Welcome to Designer Safari. We have over 20 years experience in providing authentic, customised tour experiences that are delivered in an economically, socially and culturally sustainable manner. We are certified members of IAGTO (Member no. 4756), KATO Kenya (Bonded member no. FE/322), ASTA (American Association of Travel Agents) and Travelife.

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Designer Safari

"In June 2012, our family (my wife and myself, our son and his family (4) and our daughter and her family (5)) contracted with Designer Tours and Travel for an 11 day safari in Kenya with a final 3 days in Zanzibar. From the outset Eunice Koome and her staff were very thorough in providing information on the trip of a lifetime we were about to experience"
Dr. Daryl Lund

Your bags are packed, you’re ready to go – but have you considered what to wear for the journey? panel of frequent flyers had the following to say for their tips on staying comfortable and chic on the move.

When flying, style is important, but comfort is key. Layers are a must – Wear the thinnest ones next to your skin and pile on the heavier fabrics with each additional layer.  Dark colors are recommended, just in case turbulence causes an accidental spillage. A great bag is essential.

If you’re angling for an upgrade, wear a beautiful, long coat because it covers up everything underneath and makes you look pulled together.

And don’t even think about wearing your pyjamas to the airport. Some people do it, and it’s not pretty.

While being smart for the airport is key , you want to relax as soon as you are on the plane. Clothes that are too tight or restrictive make you miserable. A shirt dress for ladies , which is smart but chic is great. If you have space in your  hand luggage,  pack a tracksuit and change into it. It’s lovely to slouch about in, and you will like the feeling of changing back into fresh clothes before you land.

Take a bag that fits under your seat, so you don’t have to keep rummaging in the overhead locker.

Don’t  travel without flight socks. It is nice to take your shoes off between take-off and landing, to stretch your feet, so the extra pair of socks keeps them warm. If you are  trying to sleep, take a few layers with you so you can wrap up. The one item of clothing is advised against is skinny jeans.

The business traveler

Always wear a suit when travelling for business, especially if you are meeting clients straight from a flight. Avoid creases by wearing something wool-based, and by hanging up your jacket at the back of the plane. (If you ask the cabin crew nicely, they will usually help you find somewhere.) Easy-iron shirts are made for travelling. Take a spare if you are flying overnight, as it makes you feel fresh when you arrive.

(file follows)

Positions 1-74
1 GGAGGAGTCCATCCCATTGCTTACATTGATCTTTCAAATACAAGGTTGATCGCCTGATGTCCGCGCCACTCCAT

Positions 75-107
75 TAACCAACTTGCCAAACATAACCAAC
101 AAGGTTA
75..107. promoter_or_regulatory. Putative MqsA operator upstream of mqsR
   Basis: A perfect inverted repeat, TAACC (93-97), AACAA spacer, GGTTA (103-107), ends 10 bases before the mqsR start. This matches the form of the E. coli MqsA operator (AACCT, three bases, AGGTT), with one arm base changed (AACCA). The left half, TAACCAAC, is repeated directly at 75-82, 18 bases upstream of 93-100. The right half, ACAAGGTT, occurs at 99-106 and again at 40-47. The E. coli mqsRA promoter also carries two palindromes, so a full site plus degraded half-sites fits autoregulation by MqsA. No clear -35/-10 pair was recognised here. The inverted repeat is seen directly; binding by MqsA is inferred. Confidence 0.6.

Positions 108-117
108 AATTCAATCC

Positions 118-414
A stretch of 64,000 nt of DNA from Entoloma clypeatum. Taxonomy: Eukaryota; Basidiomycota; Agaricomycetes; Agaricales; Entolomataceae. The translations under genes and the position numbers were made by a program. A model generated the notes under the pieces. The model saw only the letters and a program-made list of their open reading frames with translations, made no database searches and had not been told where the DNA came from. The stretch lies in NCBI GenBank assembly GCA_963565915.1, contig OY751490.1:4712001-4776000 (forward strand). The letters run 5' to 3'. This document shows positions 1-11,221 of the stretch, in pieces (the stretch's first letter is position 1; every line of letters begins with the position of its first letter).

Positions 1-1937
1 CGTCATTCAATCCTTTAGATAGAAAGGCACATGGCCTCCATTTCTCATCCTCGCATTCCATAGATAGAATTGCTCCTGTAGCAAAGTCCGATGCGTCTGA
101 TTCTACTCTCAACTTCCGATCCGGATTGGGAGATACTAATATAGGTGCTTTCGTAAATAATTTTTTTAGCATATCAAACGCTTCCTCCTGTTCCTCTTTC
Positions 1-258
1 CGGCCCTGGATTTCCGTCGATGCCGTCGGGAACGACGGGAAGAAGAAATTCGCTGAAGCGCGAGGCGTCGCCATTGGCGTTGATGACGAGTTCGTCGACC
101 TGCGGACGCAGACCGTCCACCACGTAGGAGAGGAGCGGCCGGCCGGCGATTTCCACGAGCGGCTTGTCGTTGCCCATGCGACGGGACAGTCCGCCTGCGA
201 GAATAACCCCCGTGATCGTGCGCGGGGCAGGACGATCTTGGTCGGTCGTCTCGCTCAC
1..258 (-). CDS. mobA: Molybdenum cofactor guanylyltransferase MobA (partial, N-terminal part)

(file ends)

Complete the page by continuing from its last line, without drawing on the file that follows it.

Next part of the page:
The parent

When travelling with kids, you want to make sure they’re comfortable. This means T-shirts, leggings and socks to keep their feet warm on the flight. If you are travelling overnight, put them in their pyjamas before you leave the house. If you are visiting a cold destination, make sure everyone brings a coat on board because there’s nothing worse than shivering when you get off the plane. Always take a change of clothes for the children, and a spare top for yourself. And I avoid white at all costs.

The security guards

Save time and avoid stress by considering airport security when you get dressed for a flight. Shoes that are easy to slip off are handy, in case you’re asked to remove them. And if you’re wearing lots of layers, be prepared to take them off. Any items with a high metal content will cause the metal detector archways to sound the alarm. From experience, the more pockets you have, the more likely you are to leave keys and coins in there by accident. Large belt buckles and even the metal in high-heeled shoes can also set off the alarm.

Welcome to Designer Safari. We have over 20 years experience in providing authentic, customised tour experiences that are delivered in an economically, socially and culturally sustainable manner. We are certified members of IAGTO (Member no. 4756), KATO Kenya (Bonded member no. FE/322), ASTA (American Association of Travel Agents) and Travel Life.

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